This study has several limitations. First, although the insomnia questionnaire was validated, it was self-reported. This subjects the data to recall bias and misclassification. Second, we did not measure any iron biomarkers and thus cannot directly classify if the anemia was iron-deficient or non-iron deficient. Third, residual confounding is of concern. We did not assess RLS status. It has been discovered that RLS patients have a high prevalence of iron deficiency and a decreased expression of the MEIS1 gene.[33] However, the prevalence of RLS in the Asian population is low (∼1%–2%).[34] For example, in a community-based study including 2609 Chinese older adults, only 0.69% of participants were found to have RLS after a face-to-face interview.[35] Another confounding factor could be the lack of information on the treatment of anemia. However, the education level of the studied population is mainly below the college level (90.5%), thus the effect of treatment misinformation is probably small to modest. In the current study, it is unknown whether those insomniacs had other causes. However, we adjusted for major chronic diseases such as myocardial infarction, stroke, cancer, hypertension, and diabetes in the analyses. We also conducted sensitivity analyses by excluding individuals with chronic inflammation (hs-CRP ≥1 mg/L) and those participants with severe chronic kidney disease or kidney failure (eGFR <30 mL/min per 1.73 m2) to reduce the impact of chronic diseases. We did not have information on psychological status, such as anxiety and depression, which could be a potential confounder. Further, the Kailuan study is not a representative population. For example, the prevalence of anemia was lower, relative to the estimated 9.7% in a national survey.[36] This would limit the generalizability of our findings. However, a subsequent meta-analysis reported similar results. Finally, although we used anemia status in 2006 to predict the likelihood of having insomnia in 2012, our study should be considered as cross-sectional due to lack of insomnia assessment at the baseline (2006), which prevents us from establishing a temporal relationship between anemia and insomnia. However, the use of exposures from 2006 to predict insomnia status in 2012 introduced a prospective component, improving the cross-sectional study design to some extent.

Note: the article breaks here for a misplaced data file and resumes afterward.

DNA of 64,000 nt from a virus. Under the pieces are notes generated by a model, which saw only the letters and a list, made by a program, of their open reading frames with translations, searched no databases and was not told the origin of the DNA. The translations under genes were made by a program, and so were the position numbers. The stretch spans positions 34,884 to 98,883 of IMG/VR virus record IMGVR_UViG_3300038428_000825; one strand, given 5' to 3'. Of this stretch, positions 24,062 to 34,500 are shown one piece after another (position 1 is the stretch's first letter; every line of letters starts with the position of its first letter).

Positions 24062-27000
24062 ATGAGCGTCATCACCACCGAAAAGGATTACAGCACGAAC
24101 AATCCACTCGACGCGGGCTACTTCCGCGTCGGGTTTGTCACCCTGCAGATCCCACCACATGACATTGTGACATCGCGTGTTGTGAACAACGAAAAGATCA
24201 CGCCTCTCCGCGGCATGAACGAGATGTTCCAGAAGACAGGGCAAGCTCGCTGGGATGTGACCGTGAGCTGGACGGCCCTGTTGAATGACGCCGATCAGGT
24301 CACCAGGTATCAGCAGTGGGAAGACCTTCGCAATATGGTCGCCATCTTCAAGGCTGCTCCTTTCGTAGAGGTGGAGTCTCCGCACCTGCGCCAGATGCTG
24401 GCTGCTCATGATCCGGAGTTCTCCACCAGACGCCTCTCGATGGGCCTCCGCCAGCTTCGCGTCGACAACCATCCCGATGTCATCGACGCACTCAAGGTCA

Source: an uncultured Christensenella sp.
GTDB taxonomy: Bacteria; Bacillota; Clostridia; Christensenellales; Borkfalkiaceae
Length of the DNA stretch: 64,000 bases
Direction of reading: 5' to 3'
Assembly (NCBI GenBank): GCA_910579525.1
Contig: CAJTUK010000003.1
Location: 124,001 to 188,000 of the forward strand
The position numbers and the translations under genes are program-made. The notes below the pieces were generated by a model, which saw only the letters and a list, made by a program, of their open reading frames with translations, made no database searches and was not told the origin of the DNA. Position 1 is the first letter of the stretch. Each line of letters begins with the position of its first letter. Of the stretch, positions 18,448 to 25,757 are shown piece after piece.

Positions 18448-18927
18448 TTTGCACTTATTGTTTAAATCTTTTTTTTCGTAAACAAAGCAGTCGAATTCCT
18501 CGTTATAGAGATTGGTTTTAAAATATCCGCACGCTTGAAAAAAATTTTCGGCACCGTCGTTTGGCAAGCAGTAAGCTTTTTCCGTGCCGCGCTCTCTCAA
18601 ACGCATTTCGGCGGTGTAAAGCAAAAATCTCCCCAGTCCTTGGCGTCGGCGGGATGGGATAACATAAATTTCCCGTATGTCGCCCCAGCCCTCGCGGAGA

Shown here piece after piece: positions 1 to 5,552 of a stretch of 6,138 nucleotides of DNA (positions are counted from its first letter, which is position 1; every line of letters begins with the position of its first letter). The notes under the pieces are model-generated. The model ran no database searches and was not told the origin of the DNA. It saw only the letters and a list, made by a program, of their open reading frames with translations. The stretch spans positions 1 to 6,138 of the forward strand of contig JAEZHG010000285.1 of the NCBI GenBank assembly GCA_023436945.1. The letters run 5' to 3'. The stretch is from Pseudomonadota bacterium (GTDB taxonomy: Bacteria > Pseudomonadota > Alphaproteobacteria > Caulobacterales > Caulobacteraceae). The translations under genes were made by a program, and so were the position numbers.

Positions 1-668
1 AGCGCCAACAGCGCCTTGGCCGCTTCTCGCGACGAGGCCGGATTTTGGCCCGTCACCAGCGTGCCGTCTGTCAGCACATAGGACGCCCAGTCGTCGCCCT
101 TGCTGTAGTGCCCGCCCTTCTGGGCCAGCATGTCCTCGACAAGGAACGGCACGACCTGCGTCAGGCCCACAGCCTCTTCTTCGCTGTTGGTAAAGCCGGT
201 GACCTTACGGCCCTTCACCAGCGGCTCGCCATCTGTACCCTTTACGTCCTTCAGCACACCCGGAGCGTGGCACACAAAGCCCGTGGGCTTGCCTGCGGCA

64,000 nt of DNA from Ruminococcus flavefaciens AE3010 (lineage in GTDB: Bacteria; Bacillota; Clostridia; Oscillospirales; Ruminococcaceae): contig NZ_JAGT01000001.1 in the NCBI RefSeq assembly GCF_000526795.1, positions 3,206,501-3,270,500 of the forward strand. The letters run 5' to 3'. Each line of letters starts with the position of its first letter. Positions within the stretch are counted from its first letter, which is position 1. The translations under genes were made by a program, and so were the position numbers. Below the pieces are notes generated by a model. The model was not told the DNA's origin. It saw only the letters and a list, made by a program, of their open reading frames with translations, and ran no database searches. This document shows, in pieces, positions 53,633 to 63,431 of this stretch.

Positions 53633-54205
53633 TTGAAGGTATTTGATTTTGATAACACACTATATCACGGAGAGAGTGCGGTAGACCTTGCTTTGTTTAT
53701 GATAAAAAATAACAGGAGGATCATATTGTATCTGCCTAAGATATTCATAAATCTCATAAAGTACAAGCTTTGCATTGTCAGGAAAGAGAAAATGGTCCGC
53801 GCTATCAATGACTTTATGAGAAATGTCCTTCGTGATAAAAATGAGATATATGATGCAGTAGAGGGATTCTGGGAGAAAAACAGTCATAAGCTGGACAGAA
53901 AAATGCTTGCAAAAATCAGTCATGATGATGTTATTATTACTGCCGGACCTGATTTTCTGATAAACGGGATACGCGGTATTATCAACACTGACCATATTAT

In conclusion, this large-scale community-based study found that individuals with anemia are at greater risk for insomnia. A prospective analysis with objective sleep measures and direct assessment of iron status is recommended for further verification. If our findings are confirmed, a properly designed clinical trial should be undertaken to see if suitable treatment of anemia can improve insomnia.


This research was supported by the start-up grant from the College of Health and Human Development and the Department of Nutritional Sciences, Penn State University, and the Institute for CyberScience Seed Grant Program, Penn State University.

Conflicts of interest



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Anemia; Insomnia; C-reactive protein; Inflammation; Cohort